It’s always seemed to me that this is something many a librarian I’ve met has in spades, yet I seem to lack.  I’ve noticed especially of late that when I’m teaching or talking about something that I just don’t believe in (let’s say for example, a web resource that honestly doesn’t work as smoothly as it should) that I can’t convay the same level of  enthusiasm or belief that others can.  Is this a question of personal ethics – I know I’m trying to tell people a resource is great when at heart I don’t believe it myself?

I started out in sales, and there I certainly sold people things that I didn’t personally think were the greatest thing ever but I could sell them on them all the same.  I don’t feel it’s the same when it comes to information resources – they either work well or they work badly (or not at all).  It’s damned near impossible to sell the punters on things that are fracked up or fubar in the same way.  I lack the belief in them.  I lack the conviction.

Is there a solution to this lack of faith?  Lobbying for better resources? Refusing to train users in substandard products?  Or should we just tow the party line, keep calm and carry on?  I’d love a straight answer to that one.


7 thoughts on “Conviction

  1. Ideally you should not have to lie or fake enthusiasm. However, if you decide you have to lie and fake enthusiasm temporarily to get a hold on your life, you might have to try your best.


  2. But what if I’m paid to fake it? I think that’s the issue for me – I could sell snow to the eskimos if I deep down believed they needed it; but my personal ethics don’t allow it. I guess I wouldn’t last long in a high powered sales job – that’s for sure.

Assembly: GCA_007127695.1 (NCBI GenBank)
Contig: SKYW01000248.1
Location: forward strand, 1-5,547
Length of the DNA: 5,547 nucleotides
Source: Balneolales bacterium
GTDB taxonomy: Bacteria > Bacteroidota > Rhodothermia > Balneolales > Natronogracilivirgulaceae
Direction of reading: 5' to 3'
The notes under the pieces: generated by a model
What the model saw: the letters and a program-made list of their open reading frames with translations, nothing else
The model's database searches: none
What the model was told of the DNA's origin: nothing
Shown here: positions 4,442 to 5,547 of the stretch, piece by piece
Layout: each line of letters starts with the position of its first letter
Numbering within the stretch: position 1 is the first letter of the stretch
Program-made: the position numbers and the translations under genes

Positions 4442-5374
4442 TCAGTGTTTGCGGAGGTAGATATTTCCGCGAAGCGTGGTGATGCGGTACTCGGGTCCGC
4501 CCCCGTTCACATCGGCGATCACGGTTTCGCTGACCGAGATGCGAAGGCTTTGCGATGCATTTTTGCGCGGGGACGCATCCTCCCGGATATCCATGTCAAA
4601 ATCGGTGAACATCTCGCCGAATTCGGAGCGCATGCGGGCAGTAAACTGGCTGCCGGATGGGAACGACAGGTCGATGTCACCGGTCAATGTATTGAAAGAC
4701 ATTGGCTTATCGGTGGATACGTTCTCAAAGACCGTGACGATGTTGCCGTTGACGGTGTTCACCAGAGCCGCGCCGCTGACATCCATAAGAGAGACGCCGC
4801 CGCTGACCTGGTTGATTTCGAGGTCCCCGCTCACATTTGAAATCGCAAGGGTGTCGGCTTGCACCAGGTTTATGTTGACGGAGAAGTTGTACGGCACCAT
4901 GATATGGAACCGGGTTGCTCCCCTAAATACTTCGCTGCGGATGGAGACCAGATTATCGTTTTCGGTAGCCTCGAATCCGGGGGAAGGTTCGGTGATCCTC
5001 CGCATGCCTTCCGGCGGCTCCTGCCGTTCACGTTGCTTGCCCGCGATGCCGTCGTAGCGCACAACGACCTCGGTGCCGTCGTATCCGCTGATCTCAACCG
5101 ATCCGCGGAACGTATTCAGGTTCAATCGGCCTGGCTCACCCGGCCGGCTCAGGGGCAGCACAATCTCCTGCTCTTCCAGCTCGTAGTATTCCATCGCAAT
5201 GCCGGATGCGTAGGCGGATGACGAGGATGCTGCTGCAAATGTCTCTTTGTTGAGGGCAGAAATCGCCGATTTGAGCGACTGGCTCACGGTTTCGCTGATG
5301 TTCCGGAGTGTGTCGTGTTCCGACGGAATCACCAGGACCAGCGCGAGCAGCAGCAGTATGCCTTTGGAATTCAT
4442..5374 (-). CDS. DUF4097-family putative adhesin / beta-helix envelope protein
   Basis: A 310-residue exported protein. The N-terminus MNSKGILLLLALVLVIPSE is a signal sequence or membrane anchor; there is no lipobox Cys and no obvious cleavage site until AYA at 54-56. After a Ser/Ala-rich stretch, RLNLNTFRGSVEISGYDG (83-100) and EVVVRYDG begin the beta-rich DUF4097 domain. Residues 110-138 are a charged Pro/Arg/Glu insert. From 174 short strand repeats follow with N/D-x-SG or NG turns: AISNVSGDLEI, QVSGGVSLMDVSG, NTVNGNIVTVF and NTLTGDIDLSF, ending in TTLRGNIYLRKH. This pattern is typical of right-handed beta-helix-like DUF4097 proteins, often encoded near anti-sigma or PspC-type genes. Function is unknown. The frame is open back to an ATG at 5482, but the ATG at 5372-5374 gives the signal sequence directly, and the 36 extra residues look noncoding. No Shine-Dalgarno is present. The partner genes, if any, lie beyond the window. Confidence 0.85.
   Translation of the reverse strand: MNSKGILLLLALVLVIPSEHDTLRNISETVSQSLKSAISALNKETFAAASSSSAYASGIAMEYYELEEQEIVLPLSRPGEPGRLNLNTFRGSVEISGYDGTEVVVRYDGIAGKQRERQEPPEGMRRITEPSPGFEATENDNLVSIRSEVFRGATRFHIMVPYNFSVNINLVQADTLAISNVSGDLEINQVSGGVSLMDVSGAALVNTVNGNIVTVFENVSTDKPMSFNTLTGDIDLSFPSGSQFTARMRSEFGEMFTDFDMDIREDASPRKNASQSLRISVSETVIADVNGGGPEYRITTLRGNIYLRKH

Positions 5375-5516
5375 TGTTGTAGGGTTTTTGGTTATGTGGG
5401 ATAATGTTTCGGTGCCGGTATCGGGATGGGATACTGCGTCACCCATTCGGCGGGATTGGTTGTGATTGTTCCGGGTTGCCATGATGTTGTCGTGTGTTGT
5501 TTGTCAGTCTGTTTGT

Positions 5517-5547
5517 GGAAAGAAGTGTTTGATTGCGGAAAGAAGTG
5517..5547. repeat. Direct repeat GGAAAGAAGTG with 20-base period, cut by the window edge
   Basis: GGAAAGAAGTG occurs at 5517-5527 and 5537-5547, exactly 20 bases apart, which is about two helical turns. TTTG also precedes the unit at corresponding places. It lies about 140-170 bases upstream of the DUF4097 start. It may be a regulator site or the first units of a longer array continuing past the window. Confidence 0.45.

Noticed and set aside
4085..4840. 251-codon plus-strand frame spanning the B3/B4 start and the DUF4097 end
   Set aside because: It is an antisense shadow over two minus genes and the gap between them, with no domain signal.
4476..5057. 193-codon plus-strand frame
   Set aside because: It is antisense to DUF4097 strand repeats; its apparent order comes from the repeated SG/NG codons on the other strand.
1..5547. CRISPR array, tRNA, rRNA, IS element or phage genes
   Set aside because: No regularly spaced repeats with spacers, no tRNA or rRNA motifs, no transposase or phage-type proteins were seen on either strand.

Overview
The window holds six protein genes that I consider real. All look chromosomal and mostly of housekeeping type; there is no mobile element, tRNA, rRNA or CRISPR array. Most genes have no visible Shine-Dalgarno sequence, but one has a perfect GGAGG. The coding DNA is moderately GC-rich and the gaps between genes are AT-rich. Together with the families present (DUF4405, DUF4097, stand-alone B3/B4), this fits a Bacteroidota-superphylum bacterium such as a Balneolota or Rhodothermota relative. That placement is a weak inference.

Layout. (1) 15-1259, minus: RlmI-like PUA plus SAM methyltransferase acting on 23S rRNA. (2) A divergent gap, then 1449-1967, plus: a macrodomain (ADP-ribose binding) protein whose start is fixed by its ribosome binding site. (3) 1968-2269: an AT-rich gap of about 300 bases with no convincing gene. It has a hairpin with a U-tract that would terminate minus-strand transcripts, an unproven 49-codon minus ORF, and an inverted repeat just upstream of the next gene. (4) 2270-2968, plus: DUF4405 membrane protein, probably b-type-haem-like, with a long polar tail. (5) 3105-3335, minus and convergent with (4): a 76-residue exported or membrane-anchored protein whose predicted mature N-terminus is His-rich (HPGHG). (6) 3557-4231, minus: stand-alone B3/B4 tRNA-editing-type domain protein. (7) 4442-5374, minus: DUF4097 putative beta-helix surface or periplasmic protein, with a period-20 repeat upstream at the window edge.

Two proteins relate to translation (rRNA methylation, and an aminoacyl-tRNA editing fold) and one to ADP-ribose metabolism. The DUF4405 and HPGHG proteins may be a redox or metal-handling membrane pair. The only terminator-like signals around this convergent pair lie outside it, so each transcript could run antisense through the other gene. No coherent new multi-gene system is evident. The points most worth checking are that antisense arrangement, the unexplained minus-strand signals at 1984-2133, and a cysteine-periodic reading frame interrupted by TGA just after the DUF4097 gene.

Just as well I’m just a somewhat cynical librarian.


  3. You shouldn’t have a job that requires you to fake enthusiasm unless you think it is necessary to get a hold on your life. There should be a good reason to have that kind of a job other than money for its own sake.


  4. I think we are professionally obliged to be honest and impartial in our assessments of resources. Too much of what is called ‘information literacy teaching’ is trying to demonstrate how to navigate ineffective interfaces. I think we can commend a resource for its information content and not its interface or discuss its uselessness in context. I used to talk about how difficult it was to trace or access theses – the flaws of the sources were important to the critical process. Equally, we need to be realistic. I do not see any point telling people to use x database/resource when you can get better results from a simple Google search. It’s a prompt to change your collections.


    1. Yeah, I was saying just the same in a workshop the other day – today’s students come increasingly clued up with interfaces and basic searching – what we need to teach goes beyond point and click and into the scholastic why.

      But convincing academics to let you have the time to actually teach stuff at this deeper level or engaging with the students when all they want to know is “How to pass this course” – now that’s the tricky one. Maybe something I’ll come back to in a later post.


    1. Maybe I just Want to Believe too much in what I’m selling the kids genuinely is good for them? Having morals and ethics is damned tricky at times ;/


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